Woolworths’ ‘Good Business Journey’: the next eight years

While Woolworths have a reputation of high quality and good ethics, what are they actually doing to ensure a responsible supply chain?

The Good Business Journey (GBJ) was created to formalise Woolworths’ environmental and social standards as well as improve public understanding. Now in its first target year – having reached hundreds of different goals across many areas of sustainability over the last five years– this unique programme is making new plans for the next eight years.

‘We now want to look at our influence over suppliers as well as what the customer can do to help,’ says Justin Smith, manager of the Good Business Journey. ‘We are aiming for every product on Woolworths’ shelves to have at least one sustainable aspect by 2020!’

It seems Woolworths are determined to continue bettering their efforts in regards to sound ethics, with a shift to more current concerns. Here we look at some key aspects of the Good Business Journey:


Sustainable farming is a big part of the GBJ with a whopping 95% of Woolworths’ goods sourced locally (although some out of season products are imported due to high demand). Their ‘Farming for the Future’ initiative has proved viable for those conventional farmers wanting to shift to a more natural approach – while focusing largely on biodiversity, soil health is preserved, less chemicals are used and water is better managed.


Due to current worldwide high prices, Woolworths have been forced to cut down on their organic cotton clothing range – but their recent involvement with movement BCI (Better Cotton Initiative) spells exciting things for the future. In terms of sustainable fashion, they are also looking into using more recycled polyester and fabric from ethically sourced bamboo. Bearing in mind that corrupt practises are common in the clothing industry, Woolworths take care to audit their suppliers using a strict code on conduct.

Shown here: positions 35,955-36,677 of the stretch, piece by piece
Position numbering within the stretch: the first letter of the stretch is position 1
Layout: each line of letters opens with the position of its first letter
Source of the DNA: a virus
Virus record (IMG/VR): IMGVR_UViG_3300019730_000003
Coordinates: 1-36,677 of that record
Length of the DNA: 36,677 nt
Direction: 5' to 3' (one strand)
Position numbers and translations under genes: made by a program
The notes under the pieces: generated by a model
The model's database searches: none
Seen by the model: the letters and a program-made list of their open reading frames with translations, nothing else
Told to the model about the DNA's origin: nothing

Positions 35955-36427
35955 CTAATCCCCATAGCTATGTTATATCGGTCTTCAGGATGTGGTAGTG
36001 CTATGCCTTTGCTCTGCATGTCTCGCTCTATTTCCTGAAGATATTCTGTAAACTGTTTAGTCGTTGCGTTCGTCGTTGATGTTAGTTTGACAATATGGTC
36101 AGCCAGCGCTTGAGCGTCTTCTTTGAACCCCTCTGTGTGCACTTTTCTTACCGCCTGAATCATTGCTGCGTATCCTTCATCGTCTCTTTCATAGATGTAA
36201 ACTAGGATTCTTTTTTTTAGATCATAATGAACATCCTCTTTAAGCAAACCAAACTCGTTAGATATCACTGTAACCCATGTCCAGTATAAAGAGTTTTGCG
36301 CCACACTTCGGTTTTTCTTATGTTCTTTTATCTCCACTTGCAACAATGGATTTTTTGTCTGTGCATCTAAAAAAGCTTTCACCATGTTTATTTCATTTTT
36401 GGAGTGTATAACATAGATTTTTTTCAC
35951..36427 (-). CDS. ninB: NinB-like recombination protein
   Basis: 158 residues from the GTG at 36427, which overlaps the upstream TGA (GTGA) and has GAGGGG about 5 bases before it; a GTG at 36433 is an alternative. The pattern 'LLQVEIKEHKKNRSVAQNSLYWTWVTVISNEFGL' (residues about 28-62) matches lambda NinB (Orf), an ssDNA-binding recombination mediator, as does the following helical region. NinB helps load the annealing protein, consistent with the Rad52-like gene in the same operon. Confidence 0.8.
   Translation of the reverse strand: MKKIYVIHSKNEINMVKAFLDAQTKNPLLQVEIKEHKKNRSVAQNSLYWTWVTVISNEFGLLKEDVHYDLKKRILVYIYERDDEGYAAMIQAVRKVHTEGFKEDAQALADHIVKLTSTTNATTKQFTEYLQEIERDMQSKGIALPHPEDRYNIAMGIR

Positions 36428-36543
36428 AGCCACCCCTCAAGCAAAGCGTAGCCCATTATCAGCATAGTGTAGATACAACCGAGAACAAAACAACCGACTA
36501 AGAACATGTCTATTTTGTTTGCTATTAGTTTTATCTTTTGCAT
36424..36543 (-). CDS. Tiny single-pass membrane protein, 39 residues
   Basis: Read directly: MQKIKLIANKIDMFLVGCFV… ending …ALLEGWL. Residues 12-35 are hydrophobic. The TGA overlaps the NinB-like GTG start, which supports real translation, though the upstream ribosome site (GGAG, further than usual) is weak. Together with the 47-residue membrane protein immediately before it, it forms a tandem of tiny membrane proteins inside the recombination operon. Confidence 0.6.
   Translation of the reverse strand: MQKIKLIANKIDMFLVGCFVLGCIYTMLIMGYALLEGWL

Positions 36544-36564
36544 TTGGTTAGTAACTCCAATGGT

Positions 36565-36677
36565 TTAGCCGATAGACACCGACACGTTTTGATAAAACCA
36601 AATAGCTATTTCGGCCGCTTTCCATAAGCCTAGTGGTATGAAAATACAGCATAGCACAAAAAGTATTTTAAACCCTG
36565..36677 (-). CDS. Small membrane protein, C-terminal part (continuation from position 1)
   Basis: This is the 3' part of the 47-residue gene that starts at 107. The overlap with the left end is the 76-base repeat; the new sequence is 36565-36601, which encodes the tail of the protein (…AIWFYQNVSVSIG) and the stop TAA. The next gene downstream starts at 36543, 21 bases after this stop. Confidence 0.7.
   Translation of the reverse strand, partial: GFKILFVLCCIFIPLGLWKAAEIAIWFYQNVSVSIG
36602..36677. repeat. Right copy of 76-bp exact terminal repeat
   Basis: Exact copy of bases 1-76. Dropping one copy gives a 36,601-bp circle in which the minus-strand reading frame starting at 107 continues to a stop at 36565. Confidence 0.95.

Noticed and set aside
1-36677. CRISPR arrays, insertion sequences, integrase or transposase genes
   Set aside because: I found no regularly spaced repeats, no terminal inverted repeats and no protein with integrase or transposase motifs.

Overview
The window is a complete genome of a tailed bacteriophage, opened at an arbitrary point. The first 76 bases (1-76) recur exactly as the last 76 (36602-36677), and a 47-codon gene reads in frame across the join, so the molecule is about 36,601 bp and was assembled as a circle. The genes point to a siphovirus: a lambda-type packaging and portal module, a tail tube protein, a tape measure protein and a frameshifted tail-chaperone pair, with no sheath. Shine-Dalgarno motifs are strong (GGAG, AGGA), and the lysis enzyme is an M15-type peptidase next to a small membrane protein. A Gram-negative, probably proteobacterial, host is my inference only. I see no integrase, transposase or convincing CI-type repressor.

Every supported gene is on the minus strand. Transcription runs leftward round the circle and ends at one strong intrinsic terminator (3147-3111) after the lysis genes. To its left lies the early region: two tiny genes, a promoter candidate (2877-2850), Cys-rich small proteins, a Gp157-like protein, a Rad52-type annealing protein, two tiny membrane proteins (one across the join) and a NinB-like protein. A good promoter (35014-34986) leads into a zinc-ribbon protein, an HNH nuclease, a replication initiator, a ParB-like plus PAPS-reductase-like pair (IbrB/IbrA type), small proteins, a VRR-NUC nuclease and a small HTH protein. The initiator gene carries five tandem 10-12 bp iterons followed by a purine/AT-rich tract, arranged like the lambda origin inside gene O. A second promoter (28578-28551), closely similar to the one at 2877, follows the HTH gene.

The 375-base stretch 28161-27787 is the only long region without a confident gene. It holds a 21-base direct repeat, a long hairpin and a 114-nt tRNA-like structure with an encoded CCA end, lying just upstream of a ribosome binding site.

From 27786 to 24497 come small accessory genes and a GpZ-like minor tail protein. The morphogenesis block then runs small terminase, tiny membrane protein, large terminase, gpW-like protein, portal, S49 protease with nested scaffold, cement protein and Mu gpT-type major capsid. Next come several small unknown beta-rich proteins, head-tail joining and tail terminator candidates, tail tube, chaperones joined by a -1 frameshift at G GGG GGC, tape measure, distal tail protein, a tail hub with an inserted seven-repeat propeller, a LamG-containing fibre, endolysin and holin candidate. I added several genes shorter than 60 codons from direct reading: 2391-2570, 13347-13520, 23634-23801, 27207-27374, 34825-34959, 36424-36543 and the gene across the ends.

In order to ‘close the loop’, much of Woolworths’ packaging is made up of recycled content – but this does not stop some customers from complaining! Although packaging is a good place to start in terms of minimising our impact, it is important that consumers learn more about responsible purchasing and food management.

‘Less packaging simply means more food waste,’ explains Justin. ‘Ironically, in most cases, the carbon impact of the product is far greater than its packaging!’


Next time you are at a Woolworths café enjoy a cup of their coffee – thanks to a partnership with Fairtrade Label a part of the profit will go towards community development in rural parts of the world. Other efforts include an Earth Friendly house cleaning product range (currently in the transition phase) plus, did you know that all Woolworths hangers and shopping trolleys are created from recycled plastic?


While those that shop at Woolworths’ may have high standards that compare to Europe, it seems South African consumers still have a long way to go. Research shows that although we are in support of local enterprise and are well informed about animal rights, we are yet to understand the importance of our water footprint and are still not reusing our shopping bags! A fact to remember is that certain products (e.g. clothing) have the highest environmental impact once it has left the shop.


‘Because it is such a broad programme, informing the customer about the Good Business Journey has proved a challenge,’ says Justin Smith.

In regards to the future of the GBJ, Woolworths’ plan to implement a new strategy in order to raise public awareness – by focusing on one issue over a prolonged period of time. Look out soon for their first in the programme, which will be around the topic of ‘sustainable fishing’.

Find out more about the Good Business Journey by clicking here.

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